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Talk fosters pro-life, pro-choice civility


It’s been one of the most contentious issues in American politics. Certainly one of the most divisive. Women involved in studying or mediating the abortion debate say the subject of abortion cuts so deep because it’s a personal issue, not an abstract one, and touches on deeply held beliefs.

Those involved in promoting dialogue, rather than debate about abortion, talk about the necessity for abortion-rights foes and advocates to jettison rhetoric in order to talk with, not past, each other. Mediators and scholars say the search for common ground means recovering civility in public life. It also involves coming to understand the profoundly different worldviews that divide pro-choice and pro-life advocates.

Laura Chasin is director of the Public Conversations Project in Watertown, Mass. Founded in 1989, the Public Conversations Project adapts the tools of family systems therapy to divisive public issues. For five and a half years, Chasin facilitated a secret dialogue between six pro-life and pro-choice leaders in Boston. The dialogue began in 1994 after an abortion foe went on a shooting spree and killed two women at two abortion clinics and wounded several more.

Being involved in these and other dialogues about abortion, Chasin said she came to realize that the abortion conflict is a reflection of the very different worldviews that pro-life and pro-choice supporters have.

“One of the things I learned from many, many dialogues -- I’ve probably listened to over 200 people talk about these issues -- is that there is a whole spectrum of views within each side,” said Chasin. “My current understanding is that for many people the differences involve incompatible ideas about what truth is and how you discern it, different ideas of what responsibility is and how you enact it, and different ways of expressing caring and respect for other people.”

At the end of the five and a half years of secret conversations, the six leaders wrote an article in The Boston Globe about their experience of dialogue. None of the women had changed their mind about abortion; they had, however, achieved a genuine and heartfelt respect and affection for each other.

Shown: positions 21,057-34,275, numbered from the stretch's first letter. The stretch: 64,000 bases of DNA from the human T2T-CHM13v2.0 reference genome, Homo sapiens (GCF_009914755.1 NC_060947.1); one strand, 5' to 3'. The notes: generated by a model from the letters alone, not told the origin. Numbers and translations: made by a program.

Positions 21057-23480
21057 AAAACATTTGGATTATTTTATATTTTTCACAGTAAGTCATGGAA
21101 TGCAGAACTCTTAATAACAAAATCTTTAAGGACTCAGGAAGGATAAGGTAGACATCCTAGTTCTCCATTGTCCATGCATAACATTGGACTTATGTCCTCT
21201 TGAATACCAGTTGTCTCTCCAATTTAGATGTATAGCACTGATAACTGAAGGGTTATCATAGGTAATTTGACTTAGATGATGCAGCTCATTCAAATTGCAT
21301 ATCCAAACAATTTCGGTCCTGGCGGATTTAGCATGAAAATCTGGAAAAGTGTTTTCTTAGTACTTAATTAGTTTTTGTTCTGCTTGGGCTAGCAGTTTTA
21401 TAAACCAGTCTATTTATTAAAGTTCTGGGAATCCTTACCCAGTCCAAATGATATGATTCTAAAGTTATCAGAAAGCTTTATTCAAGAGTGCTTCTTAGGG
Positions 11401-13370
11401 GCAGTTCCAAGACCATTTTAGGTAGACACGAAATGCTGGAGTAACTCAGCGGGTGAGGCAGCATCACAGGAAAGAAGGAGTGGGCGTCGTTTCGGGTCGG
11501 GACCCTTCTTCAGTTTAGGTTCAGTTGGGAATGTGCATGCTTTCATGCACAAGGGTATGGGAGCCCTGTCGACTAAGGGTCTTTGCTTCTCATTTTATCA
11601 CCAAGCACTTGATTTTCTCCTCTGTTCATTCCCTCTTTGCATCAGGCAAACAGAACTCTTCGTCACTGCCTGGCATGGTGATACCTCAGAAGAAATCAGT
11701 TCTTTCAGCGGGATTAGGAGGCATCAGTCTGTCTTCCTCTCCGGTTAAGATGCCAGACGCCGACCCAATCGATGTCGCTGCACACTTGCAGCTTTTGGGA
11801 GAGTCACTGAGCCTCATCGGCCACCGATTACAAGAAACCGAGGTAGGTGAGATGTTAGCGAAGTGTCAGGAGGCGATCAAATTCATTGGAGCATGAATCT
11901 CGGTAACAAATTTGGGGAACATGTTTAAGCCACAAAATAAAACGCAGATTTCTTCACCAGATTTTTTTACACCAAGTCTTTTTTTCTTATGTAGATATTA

At one point, a pro-life leader in Virginia made it known that he was planning to come to Boston to celebrate the one-year anniversary of the murders in the abortion clinics, which he called a “righteous deed.” Pro-life leaders involved in the dialogue told him that because of his endorsement of violence, his presence would not be welcome. They also alerted the head of Planned Parenthood, one of the pro-choice women engaged in the dialogue, of his impending visit. In the end the Virginia pro-life advocate chose not to come.

Growing trust

“A growing trust opened a ‘hot line’ channel of reliable communication between us,” the women wrote in the article they coauthored. Yet they acknowledged that deep differences remained among them. Even in writing the article that appeared in the Globe, they came to an impasse when the pro-lifers wanted to mention the Declaration of Independence as proof that the right to life is inalienable and self-evident and the pro-choice advocates viewed that as expropriating a cherished national text that they saw as supporting freedom of choice.

“We saw that our differences on abortion reflect two worldviews that are irreconcilable,” the women wrote.

Chasin, whose Public Conversations Project has gone on to facilitate other debates on the environment, sexual orientation and religion, social class, and now Islam, said there is a widespread misunderstanding about what common ground means. “What we don’t understand as a culture or what we seem to have lost is that we are more than our opinions on a single public issue,” Chasin said. “It’s possible for me as a pro-choice leader or me as a pro-life leader to passionately disagree with you about abortion and also care for you and treat you in a respectful way. Common ground is not a new position. It’s a relationship.”

In the case of the women in Boston, Chasin said their shared commitment was to de-escalate what was then a tense climate in Boston and prevent another shooting. As they got to know each, they stopped painting the other side with demonic brushes in their public statements, Chasin said. Even some members of the media noticed the change in the language each side used to describe the other, though they didn’t know the reason for it.

The rise of single-issue politics has contributed to the decline of civility and the fragmentation of American politics, said Chasin, who termed abortion “a very wasteful conflict.”